Her dad describes himself as a “Mississippian through and through” and pointed out the family’s strong bonds in the Jackson community.
He and his wife, Robin, had a child enrolled in Jackson Academy for 23 consecutive years, beginning in 1991 and ending in 2014, and they are active in St. Richard Catholic Church.
Ann missed her family and those Mississippi ties, but her time in North Carolina confirmed something else important to her. She’d always heard how Mississippi had a lack of resources and care, particularly in the medical world, but she really understood it after her experience at Duke.
“People always say Mississippi is really underserved, but when I went to Duke, I saw the difference in the resources that are available not only to people who are in training, but also to the patients,” she said. “I thought this was probably one of the places that not only could I have a lot of potential for professional growth, but probably one of the places I could make the biggest impact.”
Now, she spends most of her time in the hospital, with a couple of days a month in clinic. Her passion is hospital work because she loves being part of a team of physicians, nurses, residents, fellows and other health care professionals. She also enjoys not knowing what might come up each day.
The Medical Center provides Marty, Ann and Clara the opportunity to each make a big impact in their own way.
After nearly a year working in the Progressive Care Unit at the hospital, Clara got the chance to work with Dr. John Isaacs, one of three reproductive endocrinology specialists in the state. She loves working as part of a small team.
“We get to know our patients really well,” she said.
And with the COVID-19 pandemic and the spread of the virus beginning in Mississippi in early March, the Tuckers have had the chance to step up in ways they never imagined.
Marty is leading the entire OB-GYN department through its response to the COVID-19 pandemic. He and others in the department have had to rethink every step in what used to be normal procedures and processes.
“I had been at UMMC about 8 weeks, then a pandemic was declared. Several people have said to me ‘This couldn’t have been a worse time to come to UMMC,’ but I take the opposite view,” said Marty. “Being in the middle of this has allowed me to accelerate my learning curve and work with such an esteemed group and such bright minds that I might not have been able to under normal circumstances. At this point I’ve gotten the experience in two months that it might have taken me five years to get otherwise.”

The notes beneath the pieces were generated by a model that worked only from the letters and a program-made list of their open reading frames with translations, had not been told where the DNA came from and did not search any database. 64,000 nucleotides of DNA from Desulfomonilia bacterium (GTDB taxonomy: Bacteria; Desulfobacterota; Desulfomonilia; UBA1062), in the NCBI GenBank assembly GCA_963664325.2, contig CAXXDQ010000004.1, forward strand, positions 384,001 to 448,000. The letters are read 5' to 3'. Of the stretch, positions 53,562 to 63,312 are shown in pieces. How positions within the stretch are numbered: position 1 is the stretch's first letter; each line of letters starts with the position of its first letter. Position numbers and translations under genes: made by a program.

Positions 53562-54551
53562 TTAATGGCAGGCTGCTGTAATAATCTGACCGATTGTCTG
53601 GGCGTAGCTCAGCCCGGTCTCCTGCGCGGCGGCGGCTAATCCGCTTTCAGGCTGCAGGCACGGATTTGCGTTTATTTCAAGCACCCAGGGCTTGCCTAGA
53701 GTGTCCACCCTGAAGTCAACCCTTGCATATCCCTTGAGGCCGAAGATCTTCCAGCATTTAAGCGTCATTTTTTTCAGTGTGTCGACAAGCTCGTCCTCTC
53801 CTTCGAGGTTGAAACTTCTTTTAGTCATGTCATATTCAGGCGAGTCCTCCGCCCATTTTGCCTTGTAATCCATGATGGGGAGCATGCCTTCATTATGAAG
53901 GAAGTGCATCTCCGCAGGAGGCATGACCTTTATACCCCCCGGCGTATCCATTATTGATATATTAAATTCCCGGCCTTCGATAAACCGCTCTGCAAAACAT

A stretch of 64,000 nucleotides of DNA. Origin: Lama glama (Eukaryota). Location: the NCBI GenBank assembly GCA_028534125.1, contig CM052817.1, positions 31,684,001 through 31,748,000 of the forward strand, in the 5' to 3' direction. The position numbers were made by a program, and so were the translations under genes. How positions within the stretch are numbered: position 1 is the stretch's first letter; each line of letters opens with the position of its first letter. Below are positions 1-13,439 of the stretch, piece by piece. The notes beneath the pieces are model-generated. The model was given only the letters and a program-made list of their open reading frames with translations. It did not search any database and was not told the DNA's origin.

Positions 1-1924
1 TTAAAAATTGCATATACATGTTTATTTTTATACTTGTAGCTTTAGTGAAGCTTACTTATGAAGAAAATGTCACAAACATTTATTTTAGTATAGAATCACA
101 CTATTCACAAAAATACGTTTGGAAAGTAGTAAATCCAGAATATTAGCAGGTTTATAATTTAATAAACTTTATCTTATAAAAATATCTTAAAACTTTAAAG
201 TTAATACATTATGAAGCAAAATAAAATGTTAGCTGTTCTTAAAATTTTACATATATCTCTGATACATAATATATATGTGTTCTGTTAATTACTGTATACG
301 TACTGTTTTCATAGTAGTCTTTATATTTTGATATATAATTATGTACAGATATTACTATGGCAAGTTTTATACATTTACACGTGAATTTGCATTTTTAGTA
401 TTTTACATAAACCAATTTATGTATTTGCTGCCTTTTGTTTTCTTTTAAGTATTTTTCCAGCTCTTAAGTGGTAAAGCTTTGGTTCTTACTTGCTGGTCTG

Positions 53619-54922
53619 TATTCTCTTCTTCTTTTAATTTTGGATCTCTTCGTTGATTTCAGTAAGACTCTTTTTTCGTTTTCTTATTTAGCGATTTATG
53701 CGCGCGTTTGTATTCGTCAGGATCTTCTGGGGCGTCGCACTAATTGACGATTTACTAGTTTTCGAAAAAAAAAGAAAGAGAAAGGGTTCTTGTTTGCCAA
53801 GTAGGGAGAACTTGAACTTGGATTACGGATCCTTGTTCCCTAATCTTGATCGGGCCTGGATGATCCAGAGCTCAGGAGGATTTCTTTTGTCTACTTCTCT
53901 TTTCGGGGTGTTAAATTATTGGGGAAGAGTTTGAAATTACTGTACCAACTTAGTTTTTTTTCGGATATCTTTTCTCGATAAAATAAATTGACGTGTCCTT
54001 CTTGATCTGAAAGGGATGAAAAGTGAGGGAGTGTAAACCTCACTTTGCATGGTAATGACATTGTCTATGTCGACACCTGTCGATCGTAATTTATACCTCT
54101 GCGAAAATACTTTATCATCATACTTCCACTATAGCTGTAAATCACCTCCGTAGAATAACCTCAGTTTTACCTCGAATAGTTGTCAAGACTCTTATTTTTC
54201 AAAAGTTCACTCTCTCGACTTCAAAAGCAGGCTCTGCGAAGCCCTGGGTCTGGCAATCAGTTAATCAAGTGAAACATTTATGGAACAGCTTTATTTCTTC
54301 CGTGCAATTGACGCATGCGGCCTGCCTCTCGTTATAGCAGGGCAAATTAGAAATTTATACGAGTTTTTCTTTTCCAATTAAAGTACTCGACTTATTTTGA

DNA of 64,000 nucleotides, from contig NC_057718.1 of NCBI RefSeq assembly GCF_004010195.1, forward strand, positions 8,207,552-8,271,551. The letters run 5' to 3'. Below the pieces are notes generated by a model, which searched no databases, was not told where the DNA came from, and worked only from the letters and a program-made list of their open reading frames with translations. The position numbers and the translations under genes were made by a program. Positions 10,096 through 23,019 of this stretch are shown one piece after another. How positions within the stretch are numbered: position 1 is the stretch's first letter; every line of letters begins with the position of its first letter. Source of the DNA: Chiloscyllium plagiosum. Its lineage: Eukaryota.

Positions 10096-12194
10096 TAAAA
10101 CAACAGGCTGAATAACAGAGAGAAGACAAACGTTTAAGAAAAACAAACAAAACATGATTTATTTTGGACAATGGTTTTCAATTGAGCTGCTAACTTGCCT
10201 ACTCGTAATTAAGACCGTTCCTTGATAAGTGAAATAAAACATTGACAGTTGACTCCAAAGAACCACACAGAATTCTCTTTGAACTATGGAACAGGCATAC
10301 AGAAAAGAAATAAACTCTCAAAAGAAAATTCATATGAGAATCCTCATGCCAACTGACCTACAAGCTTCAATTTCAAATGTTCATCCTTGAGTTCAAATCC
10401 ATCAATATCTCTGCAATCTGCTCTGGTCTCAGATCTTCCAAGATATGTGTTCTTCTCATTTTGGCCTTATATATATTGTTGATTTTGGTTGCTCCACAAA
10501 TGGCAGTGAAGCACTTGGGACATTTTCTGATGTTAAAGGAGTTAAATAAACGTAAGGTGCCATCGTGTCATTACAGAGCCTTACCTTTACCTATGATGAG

He credits Dr. Rachael Morris, assistant professor of obstetrics and gynecology at UMMC, with her forward-thinking approach to the pandemic.
“She realized before the rest of us the urgency of doing things to protect our patients and our workforce,” he said. “From the logistics of getting a patient in and out of the hospital, in and out of the operating room, in and out of the delivery room, what we do about mother-baby sets (where there is suspected or confirmed COVID-19), things you just take for granted are now suddenly turned upside down.”
Meanwhile, Ann has seen the new protocols created by her father, Morris and others play out in real time at the hospital. Visitors are strictly limited, and doctors, nurses and other employees all wear masks. Mothers with COVID-19 are isolated in negative pressure rooms and deliver without their significant other or spouse, and those babies go to a neonatal COVID-19 unit with special isolettes.
“It looks a lot different (for patients) than what you probably expected when you found out you were pregnant nine months ago,” she said.
Despite the added stresses a global pandemic brought the family-members-turned-coworkers, they are still delighted to get the chance to work together.
People often ask Marty why he took the job at UMMC.
“The answer is two-fold. First, Dr. (LouAnn) Woodward gave me an opportunity I never thought I would have, and secondly, the opportunity to get to work with these two,” he said.